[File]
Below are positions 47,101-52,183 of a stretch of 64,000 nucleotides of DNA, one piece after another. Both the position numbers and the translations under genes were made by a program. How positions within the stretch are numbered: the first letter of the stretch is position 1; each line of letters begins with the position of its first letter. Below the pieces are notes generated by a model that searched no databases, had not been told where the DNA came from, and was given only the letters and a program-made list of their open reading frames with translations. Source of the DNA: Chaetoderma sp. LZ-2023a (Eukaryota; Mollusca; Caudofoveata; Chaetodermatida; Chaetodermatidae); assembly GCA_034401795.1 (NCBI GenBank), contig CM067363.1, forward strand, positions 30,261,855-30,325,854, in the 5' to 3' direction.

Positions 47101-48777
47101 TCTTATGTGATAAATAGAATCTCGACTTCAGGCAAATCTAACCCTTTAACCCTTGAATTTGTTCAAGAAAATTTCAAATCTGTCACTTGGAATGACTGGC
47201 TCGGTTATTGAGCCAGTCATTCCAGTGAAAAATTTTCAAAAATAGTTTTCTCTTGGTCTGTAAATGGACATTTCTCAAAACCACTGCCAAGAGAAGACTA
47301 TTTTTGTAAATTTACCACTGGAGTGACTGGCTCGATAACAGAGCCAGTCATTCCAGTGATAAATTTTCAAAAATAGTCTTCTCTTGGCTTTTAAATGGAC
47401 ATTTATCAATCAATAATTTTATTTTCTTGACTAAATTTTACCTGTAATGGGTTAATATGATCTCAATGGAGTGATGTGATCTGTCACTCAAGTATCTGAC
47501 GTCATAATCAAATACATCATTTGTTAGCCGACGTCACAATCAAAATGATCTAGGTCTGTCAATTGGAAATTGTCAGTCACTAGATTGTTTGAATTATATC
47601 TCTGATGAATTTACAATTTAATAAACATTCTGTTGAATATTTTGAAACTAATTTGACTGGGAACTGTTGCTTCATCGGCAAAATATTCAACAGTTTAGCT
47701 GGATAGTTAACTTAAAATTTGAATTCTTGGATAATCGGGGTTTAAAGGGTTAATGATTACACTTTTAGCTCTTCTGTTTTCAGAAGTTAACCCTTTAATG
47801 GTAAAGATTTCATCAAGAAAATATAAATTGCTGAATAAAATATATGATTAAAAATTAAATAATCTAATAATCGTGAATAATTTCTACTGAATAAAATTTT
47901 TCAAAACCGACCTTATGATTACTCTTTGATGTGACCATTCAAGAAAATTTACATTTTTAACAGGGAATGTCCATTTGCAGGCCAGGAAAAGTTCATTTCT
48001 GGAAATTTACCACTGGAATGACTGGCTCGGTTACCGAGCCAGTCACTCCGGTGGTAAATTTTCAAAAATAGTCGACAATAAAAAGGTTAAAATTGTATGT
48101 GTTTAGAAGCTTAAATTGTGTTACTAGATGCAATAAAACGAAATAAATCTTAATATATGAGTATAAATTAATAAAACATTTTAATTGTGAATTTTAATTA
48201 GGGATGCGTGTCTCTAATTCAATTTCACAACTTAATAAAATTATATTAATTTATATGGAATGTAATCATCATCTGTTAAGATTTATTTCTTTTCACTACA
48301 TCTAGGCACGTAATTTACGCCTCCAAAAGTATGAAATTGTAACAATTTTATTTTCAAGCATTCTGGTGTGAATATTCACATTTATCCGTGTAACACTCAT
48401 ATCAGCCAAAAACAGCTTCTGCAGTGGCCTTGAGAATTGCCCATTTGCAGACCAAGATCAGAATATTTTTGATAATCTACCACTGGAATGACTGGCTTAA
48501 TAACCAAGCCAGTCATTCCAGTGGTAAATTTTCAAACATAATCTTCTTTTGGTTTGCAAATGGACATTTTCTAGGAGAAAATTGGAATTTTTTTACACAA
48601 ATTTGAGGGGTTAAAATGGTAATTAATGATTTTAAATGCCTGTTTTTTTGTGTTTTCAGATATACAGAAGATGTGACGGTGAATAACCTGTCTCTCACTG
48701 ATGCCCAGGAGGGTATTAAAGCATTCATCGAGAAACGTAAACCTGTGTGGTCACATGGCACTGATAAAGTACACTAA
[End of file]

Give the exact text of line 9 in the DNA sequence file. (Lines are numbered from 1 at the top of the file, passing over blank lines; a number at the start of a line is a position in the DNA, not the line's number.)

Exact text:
47701 GGATAGTTAACTTAAAATTTGAATTCTTGGATAATCGGGGTTTAAAGGGTTAATGATTACACTTTTAGCTCTTCTGTTTTCAGAAGTTAACCCTTTAATG